Tornadoes cannot be predicted to exact location or their strength. We meteorologists can tell when conditions are more favorable for tornadoes to develop. That’s it!
Once a tornado develops, it can be detected either by radar or by visual confirmation by a trained spotter.
There are times when a tornado can go undetected by radar. Marion in particular is in a spot about 100 miles from a radar site. Its closest radar in Jacksonville is about 100 miles away, and Tampa’s radar is also about 100 miles away. Melbourne’s radar is even further at about 110 miles away. Marion’s location puts it in a radar hole.
To better understand how this works, you must know that a radar beam transmits its signals in an upward angle. This means that due to the curvature of the Earth, the farther you are from the radar site, the higher the storms must be to be well-detected by the radar. When this occurs, there is no warning that could be issued, simply because there is not one detected.
The tornado that touched down near Ocala on Sunday went undetected by radar because the rotation was likely under 7,000 feet in the air. The radar beam captures anything over 7,000 feet because of the distance to the nearest radar. This tornado is not the only one in recent years that slipped under the radar; in 2015, another tornado in Marion County also went undetected by radar.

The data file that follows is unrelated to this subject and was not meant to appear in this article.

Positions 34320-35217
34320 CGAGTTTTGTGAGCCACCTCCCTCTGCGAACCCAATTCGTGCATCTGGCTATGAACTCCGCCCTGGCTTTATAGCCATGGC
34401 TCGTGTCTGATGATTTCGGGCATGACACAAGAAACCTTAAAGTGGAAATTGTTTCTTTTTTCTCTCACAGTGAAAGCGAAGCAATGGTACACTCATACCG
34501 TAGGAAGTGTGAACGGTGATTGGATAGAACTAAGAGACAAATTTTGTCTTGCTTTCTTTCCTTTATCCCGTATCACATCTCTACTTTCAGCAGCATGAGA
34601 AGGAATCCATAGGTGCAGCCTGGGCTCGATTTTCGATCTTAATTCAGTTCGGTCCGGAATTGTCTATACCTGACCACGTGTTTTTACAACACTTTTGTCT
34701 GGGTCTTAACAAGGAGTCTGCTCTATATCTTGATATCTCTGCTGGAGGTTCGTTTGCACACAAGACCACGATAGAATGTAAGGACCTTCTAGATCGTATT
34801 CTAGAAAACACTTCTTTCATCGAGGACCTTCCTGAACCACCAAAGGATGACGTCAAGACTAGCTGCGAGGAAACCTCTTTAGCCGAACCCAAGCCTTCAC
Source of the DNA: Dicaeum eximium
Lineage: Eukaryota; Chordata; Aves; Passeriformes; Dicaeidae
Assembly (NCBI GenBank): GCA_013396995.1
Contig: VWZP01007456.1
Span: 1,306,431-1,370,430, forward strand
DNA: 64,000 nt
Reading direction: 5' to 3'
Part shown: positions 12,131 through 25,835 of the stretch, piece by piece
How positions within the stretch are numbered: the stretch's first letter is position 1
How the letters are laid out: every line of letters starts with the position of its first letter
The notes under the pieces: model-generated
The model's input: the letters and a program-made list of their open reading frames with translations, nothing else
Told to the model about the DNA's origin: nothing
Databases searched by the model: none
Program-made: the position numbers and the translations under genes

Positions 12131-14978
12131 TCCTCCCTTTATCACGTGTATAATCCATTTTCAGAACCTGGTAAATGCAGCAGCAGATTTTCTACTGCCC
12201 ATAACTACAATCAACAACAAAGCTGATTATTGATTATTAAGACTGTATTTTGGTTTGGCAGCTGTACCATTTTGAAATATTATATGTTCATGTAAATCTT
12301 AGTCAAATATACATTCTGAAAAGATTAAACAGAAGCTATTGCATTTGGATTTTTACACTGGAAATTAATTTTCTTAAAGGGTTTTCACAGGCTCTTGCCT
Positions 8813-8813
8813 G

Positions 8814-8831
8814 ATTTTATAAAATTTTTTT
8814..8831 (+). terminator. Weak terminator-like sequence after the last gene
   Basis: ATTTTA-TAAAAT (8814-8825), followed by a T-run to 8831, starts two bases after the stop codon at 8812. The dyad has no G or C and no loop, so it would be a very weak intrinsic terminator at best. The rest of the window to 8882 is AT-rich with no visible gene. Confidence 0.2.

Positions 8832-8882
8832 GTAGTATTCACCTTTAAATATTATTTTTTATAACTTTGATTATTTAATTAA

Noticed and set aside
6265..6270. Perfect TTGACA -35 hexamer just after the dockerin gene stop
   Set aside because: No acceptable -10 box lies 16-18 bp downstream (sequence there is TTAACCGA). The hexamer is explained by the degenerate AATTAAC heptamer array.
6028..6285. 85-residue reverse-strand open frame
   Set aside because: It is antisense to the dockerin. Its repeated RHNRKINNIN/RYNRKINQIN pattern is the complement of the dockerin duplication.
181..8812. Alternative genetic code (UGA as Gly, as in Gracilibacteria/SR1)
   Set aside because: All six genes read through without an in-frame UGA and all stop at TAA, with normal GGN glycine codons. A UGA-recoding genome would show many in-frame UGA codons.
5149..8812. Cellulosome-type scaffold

The National Weather Service discovered a tornado touched down after surveying the damages. Seeing that trees were flattened and pointing at different locations was key to deciphering that it was indeed a tornado. With approximated winds between 95 to 105 mph, the EF-1 tornado damaged hardwood trees, some going down through homes traveling for about a mile.
It is crucial that residents are aware of this radar hole. You must know that all storms are dangerous, and your location can put you at a higher risk of threats going undetected. Preparation and weather understanding are key to how safe you will be during the next storm.
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